Melissa Catanese Blends Anonymous Photographs With Her Own
In The Lottery, Pittsburgh-based photographer Catanese turns her attention to the tense and confusing state of contemporary politics and culture. Her images bring together large groups of people, barren caverns, natural forces, physical exertion, and eruptions both crude and colorful. The accumulated manic puzzle shifts the viewer from a crowded street to a darkened cavern. Along the way, we see a geyser of oil, streaks of lightning, veins of molten rock, and cooling craters. Punctuating these natural phenomena are people in states of glee, pain, confusion, and anguish.
Catanese borrows the title from literature. In Shirley Jackson’s famous short story, a village casually embarks on a yearly ritual of selecting an individual and then stoning them to death. Catanese’s The Lottery teases out similar themes regarding ritual, culture, and the diffused accountability of a mob.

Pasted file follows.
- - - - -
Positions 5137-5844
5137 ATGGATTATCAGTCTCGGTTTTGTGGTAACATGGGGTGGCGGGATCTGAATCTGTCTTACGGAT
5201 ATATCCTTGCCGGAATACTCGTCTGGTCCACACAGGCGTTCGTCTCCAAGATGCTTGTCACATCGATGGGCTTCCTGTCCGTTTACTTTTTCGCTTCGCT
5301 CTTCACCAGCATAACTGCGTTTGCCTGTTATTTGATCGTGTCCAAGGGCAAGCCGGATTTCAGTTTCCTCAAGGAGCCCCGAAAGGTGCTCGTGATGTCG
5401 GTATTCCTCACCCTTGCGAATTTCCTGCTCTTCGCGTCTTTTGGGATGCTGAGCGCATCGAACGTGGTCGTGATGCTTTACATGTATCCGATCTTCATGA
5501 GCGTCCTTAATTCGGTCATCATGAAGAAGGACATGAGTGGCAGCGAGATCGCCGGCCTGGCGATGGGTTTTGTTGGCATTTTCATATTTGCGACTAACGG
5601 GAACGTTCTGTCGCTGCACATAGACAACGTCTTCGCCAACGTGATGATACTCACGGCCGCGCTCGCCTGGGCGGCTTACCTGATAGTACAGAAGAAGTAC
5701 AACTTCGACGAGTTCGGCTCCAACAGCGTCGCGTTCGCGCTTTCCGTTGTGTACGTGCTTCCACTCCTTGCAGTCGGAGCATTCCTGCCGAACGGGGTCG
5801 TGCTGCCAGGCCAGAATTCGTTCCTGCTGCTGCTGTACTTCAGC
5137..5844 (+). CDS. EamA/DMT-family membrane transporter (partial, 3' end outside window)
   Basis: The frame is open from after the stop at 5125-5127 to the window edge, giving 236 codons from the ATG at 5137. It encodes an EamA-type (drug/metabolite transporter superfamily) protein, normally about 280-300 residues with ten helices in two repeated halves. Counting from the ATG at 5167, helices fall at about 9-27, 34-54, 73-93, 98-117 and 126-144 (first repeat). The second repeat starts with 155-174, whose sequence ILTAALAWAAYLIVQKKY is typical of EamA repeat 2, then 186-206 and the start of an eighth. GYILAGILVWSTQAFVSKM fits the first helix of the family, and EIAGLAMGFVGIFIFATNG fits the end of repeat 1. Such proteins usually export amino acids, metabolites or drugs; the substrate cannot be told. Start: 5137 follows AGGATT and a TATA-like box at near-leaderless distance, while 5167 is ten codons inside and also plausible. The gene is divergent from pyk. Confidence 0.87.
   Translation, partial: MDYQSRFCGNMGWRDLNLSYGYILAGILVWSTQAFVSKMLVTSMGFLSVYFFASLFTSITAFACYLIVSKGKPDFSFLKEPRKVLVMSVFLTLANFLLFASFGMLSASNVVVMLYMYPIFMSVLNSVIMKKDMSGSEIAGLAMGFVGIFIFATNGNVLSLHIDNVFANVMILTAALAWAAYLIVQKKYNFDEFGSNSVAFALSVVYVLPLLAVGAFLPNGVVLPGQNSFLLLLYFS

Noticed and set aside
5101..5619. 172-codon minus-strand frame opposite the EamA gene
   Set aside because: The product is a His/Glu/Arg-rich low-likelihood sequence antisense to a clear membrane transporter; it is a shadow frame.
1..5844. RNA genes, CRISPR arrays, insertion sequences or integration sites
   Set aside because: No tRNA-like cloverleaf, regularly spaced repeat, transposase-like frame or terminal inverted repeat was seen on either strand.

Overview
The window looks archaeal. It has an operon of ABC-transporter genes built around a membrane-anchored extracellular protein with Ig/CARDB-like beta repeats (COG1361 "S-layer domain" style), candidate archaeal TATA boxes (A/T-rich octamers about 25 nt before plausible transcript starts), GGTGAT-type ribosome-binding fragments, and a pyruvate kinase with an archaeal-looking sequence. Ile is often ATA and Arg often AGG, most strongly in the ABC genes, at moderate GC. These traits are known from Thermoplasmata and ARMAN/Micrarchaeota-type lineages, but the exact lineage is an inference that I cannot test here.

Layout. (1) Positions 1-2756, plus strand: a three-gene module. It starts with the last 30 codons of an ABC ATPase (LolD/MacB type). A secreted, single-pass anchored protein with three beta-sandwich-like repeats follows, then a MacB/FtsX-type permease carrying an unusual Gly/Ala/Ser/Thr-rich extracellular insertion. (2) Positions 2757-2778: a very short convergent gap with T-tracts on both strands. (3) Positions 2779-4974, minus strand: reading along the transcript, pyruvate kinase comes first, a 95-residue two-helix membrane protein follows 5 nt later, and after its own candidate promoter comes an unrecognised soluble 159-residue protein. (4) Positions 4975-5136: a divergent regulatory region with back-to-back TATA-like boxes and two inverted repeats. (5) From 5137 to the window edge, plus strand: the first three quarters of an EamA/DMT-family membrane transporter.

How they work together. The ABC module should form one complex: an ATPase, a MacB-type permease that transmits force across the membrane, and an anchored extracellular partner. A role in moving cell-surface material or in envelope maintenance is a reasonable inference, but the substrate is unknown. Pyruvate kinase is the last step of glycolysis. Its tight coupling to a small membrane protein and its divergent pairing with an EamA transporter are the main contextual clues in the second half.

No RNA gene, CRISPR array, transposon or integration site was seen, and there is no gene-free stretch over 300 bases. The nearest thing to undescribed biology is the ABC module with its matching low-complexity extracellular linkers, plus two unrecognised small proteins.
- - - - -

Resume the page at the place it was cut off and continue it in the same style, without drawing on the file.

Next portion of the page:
Melissa Catanese’s work blends anonymous photographs, press clips, and images from NASA’s archive with her own. Single images resemble sentence fragments that Catanese completes with her sequences. Sometimes seamlessly blending in, Catanese’s own images also act as punctuation throughout the work. This creates a sensation of call and response between the archival material and Catanese’s own images that brings to mind the Chauvet Cave in southeastern France. There, brilliant cave paintings date back 37,000 years. Over this enormous stretch of time, additional visitors added their own marks to the cave murals, sometimes with gaps of more than 5,000 years. The idea that collaboration can reach across time, decoding or willfully rethinking, is present throughout The Lottery.
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